82° Fort Worth
All TCU. All the time.

TCU 360

TCU 360

All TCU. All the time.

TCU 360

TCU forward Emanuel Miller (2) goes up for a layup against Cincinnati center Aziz Bandaogo, left, in the first half of an NCAA college basketball game, Saturday, Feb. 24, 2024, in Fort Worth, Texas. (Chris Torres/Star-Telegram via AP)
Coles, Miller lead TCU to double-digit win over Cincinnati
By Sarah Smith, Staff Writer
Published Feb 24, 2024
JaKobe Coles and Emanuel Miller combine for 36 points in TCU's dominant victory over the Cincinnati Bearcats.

Western culture in the Stockyards gives exposure to rising actor


The historic Stockyards in north Fort Worth is a hot spot for old Western culture in north Texas.

David McKnight is an actor in an old Western gunfighting reenacting group known as the “Legends of Texas.”

The group travels across the state to perform a comedic-like depiction of dialogue from the Old West, with some gunfire to keep people on their toes.

For McKnight, this is more than just something he does after his day job at American Airlines.

McKnight is trying to become a union actor and propel his career as a western performer through networking at the Stockyards.

“If I can get to where I want to be, I’ll be doing movies full time and I’ll take an early retirement from American Airlines,” McKnight said.

Having union actor status would give McKnight the opportunity to work with credentials and leverage as far as payment for his work.

Working as a musician for over two decades made it easy to transition into acting, he said.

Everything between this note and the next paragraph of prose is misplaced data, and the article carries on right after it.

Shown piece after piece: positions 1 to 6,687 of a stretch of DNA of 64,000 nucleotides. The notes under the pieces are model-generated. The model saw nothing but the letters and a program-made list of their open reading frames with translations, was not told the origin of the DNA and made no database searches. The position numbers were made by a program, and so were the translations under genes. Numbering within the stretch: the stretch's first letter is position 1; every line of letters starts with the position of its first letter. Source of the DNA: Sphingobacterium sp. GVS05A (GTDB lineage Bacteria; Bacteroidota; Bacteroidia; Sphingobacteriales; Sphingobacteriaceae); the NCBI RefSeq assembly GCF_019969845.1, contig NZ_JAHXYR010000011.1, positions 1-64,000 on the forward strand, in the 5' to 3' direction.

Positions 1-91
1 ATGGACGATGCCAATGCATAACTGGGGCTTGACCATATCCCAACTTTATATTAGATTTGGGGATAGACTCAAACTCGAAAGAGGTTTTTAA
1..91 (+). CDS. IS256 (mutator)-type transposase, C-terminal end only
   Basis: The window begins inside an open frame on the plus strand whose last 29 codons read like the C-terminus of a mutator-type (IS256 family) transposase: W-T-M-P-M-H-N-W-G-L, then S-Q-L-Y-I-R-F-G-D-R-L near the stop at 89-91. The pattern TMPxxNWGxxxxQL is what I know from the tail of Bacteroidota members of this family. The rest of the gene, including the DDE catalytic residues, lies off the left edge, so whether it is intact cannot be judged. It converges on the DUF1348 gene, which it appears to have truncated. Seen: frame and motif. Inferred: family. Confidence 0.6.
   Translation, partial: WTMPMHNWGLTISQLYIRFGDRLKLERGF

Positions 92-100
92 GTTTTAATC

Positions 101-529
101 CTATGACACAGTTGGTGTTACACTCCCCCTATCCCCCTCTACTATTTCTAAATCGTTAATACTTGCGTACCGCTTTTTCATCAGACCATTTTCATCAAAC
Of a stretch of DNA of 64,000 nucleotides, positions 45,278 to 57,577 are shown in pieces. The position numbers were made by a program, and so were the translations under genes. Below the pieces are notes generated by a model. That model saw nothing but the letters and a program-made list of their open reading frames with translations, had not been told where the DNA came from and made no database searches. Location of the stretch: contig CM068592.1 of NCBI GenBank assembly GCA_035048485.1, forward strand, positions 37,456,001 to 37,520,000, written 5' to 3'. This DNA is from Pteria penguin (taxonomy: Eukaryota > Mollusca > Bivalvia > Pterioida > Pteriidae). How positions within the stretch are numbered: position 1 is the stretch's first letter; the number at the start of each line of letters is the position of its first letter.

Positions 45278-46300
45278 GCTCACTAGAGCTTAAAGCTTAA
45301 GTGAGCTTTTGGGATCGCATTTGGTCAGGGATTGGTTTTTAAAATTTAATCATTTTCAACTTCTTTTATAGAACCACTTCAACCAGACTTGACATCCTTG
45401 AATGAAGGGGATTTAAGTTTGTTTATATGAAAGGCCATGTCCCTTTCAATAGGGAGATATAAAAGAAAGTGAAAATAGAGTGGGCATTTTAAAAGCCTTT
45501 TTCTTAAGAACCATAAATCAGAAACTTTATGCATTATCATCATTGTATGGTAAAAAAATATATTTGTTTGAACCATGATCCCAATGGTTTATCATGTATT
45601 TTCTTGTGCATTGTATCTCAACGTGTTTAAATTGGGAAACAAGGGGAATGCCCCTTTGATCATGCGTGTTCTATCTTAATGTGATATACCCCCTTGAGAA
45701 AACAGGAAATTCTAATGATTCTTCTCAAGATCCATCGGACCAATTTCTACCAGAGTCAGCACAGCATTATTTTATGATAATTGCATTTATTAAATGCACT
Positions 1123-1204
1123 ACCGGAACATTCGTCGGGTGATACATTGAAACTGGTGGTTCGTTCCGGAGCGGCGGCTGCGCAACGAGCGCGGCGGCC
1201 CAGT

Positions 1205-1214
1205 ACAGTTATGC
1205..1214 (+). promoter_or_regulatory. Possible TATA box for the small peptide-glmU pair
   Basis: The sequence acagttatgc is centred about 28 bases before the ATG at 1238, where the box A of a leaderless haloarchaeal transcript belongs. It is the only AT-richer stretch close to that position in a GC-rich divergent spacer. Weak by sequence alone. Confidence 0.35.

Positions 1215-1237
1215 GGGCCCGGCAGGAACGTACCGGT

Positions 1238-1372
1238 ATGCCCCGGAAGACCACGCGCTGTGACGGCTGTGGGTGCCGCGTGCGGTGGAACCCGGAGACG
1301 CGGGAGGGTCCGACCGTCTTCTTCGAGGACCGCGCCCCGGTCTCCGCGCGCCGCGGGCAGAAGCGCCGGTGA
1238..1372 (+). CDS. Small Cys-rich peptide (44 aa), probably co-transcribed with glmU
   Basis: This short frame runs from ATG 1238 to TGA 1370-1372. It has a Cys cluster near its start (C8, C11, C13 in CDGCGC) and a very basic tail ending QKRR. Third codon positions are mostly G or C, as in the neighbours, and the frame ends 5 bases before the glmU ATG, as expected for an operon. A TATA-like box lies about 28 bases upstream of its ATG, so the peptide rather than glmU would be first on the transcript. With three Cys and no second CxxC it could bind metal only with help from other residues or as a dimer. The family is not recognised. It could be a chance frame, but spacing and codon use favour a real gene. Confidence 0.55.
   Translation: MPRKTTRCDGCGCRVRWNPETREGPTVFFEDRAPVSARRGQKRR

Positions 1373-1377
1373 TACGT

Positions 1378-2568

McKnight started his new career path in 2014 and since has begun his personal marketing into a connections-based industry.

“I am not going to sit back and let someone do it for me,” said McKnight.

McKnight’s initiative as lined him up with three projects since April. He is currently waiting on a new production later this year that will be called “Hot Bath, Stiff Drink.”


He goes by the stage name “Angus Brodie,” the lead bad guy role in the skit, but visitors and spectators can see just how well he carries himself in that role.

A mean face and slow walk may create the right character for the job, but that all seems to change when visitors line up to take pictures with McKnight and the rest of the legends.

Performances give McKnight continuous exposure and make it easier for him to network his skills.

“He’s definitely getting the practice he needs and exposure to the public,” said Patti Crabtree, Director of the Stockyards Visitor Center.“I feel confident that if he pursues it, he has a pretty good chance at breaking into acting.”

David and the rest of the Legends of Texas perform at Stockyard Station off of Exchange Ave after every cattle drive.


More to Discover